Without data on the languages of affected people, humanitarian organizations are ill-equipped to communicate with them effectively. In May of this year, Translators without Borders (TWB) started trying to better understand what data is available regarding the language preferences of populations affected by humanitarian crises. The short answer is that there isn’t much. In September 2017 we published a report highlighting the major gaps in data regarding what languages migrants and refugees arriving in Europe speak. The report also describes the difficulties organizations have in providing information in the appropriate languages. Around the same time, we began a similar research initiative in Nigeria.
In June 2017, TWB worked with the International Organization for Migration’s (IOM) Displacement Tracking Matrix team to add language -related questions to their ongoing data collection efforts with internally displaced people in four conflict-affected states in north east Nigeria: Yobe, Gombe, Adamawa, and Borno. This was the first time any routine language data collection had been done in the current response. There are over 500 languages spoken in Nigeria, making it one of the most linguistically diverse countries in the world. For humanitarian organizations working in the north east, this diversity of language is an incredible challenge. Organizations report difficulties in knowing what language pairs they should recruit interpreters in, in designing communication materials that use the most appropriate languages, or in understanding what formats are most effective. One of the main reasons for these difficulties is that they do not know what languages their intended audience speaks, or to what extent they understand various lingua francas such as Hausa. As one NGO staff member in Maiduguri explained, “In a focus group discussion, we may hear that somebody only speaks Marghi, but then we have no way to respond to them.”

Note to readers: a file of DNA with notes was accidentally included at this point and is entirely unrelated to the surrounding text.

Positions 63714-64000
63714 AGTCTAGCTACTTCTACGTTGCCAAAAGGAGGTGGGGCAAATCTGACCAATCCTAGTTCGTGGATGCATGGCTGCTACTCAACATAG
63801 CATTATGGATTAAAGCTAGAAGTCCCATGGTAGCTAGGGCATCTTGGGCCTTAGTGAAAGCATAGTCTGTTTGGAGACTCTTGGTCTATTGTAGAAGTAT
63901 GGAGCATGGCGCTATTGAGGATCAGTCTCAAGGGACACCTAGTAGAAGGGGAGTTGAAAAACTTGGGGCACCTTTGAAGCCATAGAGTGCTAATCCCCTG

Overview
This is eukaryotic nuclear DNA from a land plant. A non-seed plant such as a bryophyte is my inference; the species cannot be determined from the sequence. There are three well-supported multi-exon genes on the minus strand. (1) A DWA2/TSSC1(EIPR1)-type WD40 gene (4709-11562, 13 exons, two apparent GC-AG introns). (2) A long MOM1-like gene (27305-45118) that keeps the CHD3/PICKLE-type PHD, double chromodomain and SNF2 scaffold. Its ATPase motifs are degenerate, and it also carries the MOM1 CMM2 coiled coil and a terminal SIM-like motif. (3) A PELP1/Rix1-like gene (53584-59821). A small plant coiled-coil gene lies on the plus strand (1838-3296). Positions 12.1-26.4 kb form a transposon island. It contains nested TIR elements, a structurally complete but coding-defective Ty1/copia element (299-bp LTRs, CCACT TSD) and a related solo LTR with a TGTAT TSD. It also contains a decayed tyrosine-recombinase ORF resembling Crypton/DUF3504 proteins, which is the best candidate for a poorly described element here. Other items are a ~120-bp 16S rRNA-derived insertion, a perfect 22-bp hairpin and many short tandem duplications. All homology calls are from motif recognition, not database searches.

IOM’s DTM team gathered input from key community members to identify sites where language was a major barrier to effective aid delivery.
Following this, we worked with a team at Map Action who designed a web map to help visualize some of these geospatial patterns and trends. We combined this map with qualitative and quantitative comprehension research that we conducted in partnership with Oxfam and Girl Effect. The combined findings gave a clearer picture of the language landscape for humanitarian responders. We have summarized the findings in an interactive storymap - see below or click here for a full-screen version.
By Eric DeLuca, Monitoring, Evaluation, and Learning Manager at Translators without Borders.